Yes, Trump seems to have the unique ability to cause their defeat at the ballot box. But why? Because each fears— Romney is the best example with five years left in his current term —  that his or her constituents truly want what Trump puts out so effectively. Not only the laws and regulation issues, but the open hostility he demonstrates to the democratic (small “d”) principles that the nation stands for: checks and balances, judiciary independence, government regulation, equal protection for everyone.  These senators fear defeat by the masses if they appear to be unwilling to go along — on behalf of the people — with the assault on what has been the status quo in America probably since Ronald Reagan left office. And if these senators vote against Trump or say the “wrong thing” on a telecast, Trump will demean them publicly and mercilessly to their constituents as unwilling to support the change Trump, and Trump alone (at least according to him), can bring.

At the trial, the House managers have spoken sometimes eloquently about America and what it stands for.  But they have omitted, for understandable reasons lest they appear to be actually attacking the “judges” themselves in the impeachment trial, these words uttered by Alexis de Tocqueville nearly two hundred years ago:

No man can struggle with advantage against the spirit of his age and country, and however powerful a man may be, it is hard to make his contemporaries share feelings and ideas which run counter to the general run of their hopes and desires.
(Democracy In America, 1835)

One expects that if De Tocqueville were around today studying America, he would conclude that Trump excels, as he does, only because this president is the leader of a band whose audience has been waiting for him to come along and lead that band in precisely the way Trump does. They are his “willing” population. The cacophony of the performance and the discordant notes often played don’t matter, as long as the bandleader, in reversal of the (for them, aberrant) bandleader who came before him, directs the band to play the music in precisely the manner his audience — call it, his “base” — truly wants.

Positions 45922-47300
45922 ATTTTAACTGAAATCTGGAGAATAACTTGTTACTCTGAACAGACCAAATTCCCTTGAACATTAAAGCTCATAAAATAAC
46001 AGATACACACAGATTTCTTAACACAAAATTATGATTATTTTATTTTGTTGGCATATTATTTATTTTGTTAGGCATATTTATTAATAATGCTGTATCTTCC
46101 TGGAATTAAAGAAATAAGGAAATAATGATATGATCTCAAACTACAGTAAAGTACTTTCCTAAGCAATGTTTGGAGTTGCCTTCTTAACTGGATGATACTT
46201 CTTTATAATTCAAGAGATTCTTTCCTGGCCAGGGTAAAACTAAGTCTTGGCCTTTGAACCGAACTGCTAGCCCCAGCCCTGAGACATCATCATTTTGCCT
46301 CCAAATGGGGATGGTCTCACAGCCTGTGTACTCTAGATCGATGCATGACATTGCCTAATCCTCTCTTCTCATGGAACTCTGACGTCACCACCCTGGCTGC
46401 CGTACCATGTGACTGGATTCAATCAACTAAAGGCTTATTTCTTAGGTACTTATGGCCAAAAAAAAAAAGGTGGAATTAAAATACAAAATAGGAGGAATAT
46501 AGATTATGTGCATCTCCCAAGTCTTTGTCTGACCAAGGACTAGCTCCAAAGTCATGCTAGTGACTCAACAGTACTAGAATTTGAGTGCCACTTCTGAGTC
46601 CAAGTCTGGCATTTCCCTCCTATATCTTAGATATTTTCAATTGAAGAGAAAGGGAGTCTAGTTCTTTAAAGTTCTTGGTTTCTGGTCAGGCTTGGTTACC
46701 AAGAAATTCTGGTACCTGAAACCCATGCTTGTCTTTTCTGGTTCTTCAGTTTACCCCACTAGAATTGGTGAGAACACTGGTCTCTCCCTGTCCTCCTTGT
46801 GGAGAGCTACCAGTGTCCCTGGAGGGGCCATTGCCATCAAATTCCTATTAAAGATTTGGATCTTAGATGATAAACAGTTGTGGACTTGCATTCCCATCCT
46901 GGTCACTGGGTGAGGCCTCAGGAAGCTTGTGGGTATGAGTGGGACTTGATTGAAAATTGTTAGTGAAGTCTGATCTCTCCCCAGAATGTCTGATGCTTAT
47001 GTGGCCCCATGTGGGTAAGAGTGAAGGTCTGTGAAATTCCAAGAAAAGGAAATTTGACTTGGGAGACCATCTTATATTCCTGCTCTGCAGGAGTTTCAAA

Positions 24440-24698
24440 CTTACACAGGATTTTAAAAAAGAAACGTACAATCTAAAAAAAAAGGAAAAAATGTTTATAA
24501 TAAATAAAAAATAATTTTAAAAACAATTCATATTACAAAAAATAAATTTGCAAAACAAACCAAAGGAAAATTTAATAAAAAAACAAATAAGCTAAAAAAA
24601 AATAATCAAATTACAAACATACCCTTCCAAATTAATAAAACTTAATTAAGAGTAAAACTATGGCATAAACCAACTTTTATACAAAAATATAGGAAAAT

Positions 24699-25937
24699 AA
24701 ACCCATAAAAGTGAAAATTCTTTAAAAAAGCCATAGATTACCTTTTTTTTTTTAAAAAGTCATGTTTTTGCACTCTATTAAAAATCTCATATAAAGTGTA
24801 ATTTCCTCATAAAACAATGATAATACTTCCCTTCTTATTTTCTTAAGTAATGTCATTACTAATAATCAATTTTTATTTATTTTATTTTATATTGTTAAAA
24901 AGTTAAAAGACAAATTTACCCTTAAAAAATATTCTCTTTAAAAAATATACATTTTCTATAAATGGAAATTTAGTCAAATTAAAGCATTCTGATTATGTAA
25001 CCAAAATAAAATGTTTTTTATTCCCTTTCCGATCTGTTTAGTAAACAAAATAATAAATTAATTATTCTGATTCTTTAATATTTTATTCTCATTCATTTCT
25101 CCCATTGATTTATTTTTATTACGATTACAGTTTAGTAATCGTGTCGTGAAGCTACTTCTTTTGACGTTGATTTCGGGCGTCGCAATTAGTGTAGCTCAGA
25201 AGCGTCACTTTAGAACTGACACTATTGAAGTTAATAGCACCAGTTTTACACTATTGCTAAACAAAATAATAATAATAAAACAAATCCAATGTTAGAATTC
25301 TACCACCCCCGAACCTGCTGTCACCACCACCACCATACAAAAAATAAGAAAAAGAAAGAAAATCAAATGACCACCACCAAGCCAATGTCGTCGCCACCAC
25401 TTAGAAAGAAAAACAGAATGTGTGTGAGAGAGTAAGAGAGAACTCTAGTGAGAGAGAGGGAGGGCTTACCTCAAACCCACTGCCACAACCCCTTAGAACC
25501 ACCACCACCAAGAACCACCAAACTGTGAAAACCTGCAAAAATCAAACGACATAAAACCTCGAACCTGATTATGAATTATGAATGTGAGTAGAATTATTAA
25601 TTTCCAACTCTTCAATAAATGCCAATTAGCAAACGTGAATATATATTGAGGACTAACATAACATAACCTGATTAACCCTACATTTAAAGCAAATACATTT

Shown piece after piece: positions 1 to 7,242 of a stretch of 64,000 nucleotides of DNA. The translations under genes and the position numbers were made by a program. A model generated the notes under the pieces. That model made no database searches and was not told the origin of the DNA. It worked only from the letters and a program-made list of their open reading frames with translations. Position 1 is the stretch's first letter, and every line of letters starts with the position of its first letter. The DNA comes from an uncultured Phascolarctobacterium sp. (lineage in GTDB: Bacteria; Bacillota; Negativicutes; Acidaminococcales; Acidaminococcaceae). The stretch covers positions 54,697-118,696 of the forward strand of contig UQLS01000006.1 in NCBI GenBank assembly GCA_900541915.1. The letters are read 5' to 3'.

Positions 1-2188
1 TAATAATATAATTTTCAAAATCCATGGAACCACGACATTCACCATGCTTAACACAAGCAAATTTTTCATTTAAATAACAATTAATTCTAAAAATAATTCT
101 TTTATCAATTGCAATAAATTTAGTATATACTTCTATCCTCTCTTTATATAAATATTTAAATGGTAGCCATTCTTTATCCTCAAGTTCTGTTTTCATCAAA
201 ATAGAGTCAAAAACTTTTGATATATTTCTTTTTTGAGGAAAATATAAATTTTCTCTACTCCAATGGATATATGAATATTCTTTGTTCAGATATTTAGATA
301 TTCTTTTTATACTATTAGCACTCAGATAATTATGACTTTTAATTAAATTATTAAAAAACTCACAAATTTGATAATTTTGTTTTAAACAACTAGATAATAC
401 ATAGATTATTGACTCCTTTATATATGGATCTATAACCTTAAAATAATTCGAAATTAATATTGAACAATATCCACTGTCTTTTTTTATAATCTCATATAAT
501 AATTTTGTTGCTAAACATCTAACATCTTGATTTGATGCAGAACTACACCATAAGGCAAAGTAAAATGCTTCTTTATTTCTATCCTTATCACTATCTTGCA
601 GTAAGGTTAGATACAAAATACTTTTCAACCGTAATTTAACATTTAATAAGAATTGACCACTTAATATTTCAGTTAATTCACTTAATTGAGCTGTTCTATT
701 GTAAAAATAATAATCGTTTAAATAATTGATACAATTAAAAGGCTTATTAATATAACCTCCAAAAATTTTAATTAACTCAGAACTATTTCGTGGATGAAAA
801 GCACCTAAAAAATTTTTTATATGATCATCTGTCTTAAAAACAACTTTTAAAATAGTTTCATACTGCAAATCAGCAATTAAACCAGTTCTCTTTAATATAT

President Trump, his baton in hand, knows his audience well.  And he knows precisely the music they want.

 

 

About the Author
Joel Cohen is a white-collar criminal defense lawyer at Stroock in New York and previously a prosecutor. He speaks and writes on law, ethics and policy (NY Law Journal, The Hill and Law & Crime). He teaches a course on "How Judges Decide" at Fordham Law School. He has published “Truth Be Veiled,” “Blindfolds Off: Judges on How They Decide” and his latest book, "I Swear: The Meaning of an Oath," as well as works of Biblical fiction including “Moses: A Memoir.” Dale J. Degenshein assists in preparing the articles on this blog.The opinions expressed in this article are not necessarily those of the Stroock firm or its lawyers.